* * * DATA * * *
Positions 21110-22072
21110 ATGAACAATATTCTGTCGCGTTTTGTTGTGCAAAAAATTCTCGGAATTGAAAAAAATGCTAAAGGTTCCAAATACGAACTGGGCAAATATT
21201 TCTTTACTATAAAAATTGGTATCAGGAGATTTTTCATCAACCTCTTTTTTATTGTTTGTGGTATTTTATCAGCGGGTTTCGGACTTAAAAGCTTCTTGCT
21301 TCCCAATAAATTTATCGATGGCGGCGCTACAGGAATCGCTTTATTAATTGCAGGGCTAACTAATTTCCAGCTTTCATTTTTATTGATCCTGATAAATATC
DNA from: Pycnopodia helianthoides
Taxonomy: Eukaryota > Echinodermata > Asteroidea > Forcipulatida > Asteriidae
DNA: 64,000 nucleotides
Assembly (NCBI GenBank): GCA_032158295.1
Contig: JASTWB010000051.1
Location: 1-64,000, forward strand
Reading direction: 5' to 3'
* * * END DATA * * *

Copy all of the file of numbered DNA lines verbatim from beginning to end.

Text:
Positions 21110-22072
21110 ATGAACAATATTCTGTCGCGTTTTGTTGTGCAAAAAATTCTCGGAATTGAAAAAAATGCTAAAGGTTCCAAATACGAACTGGGCAAATATT
21201 TCTTTACTATAAAAATTGGTATCAGGAGATTTTTCATCAACCTCTTTTTTATTGTTTGTGGTATTTTATCAGCGGGTTTCGGACTTAAAAGCTTCTTGCT
21301 TCCCAATAAATTTATCGATGGCGGCGCTACAGGAATCGCTTTATTAATTGCAGGGCTAACTAATTTCCAGCTTTCATTTTTATTGATCCTGATAAATATC
DNA from: Pycnopodia helianthoides
Taxonomy: Eukaryota > Echinodermata > Asteroidea > Forcipulatida > Asteriidae
DNA: 64,000 nucleotides
Assembly (NCBI GenBank): GCA_032158295.1
Contig: JASTWB010000051.1
Location: 1-64,000, forward strand
Reading direction: 5' to 3'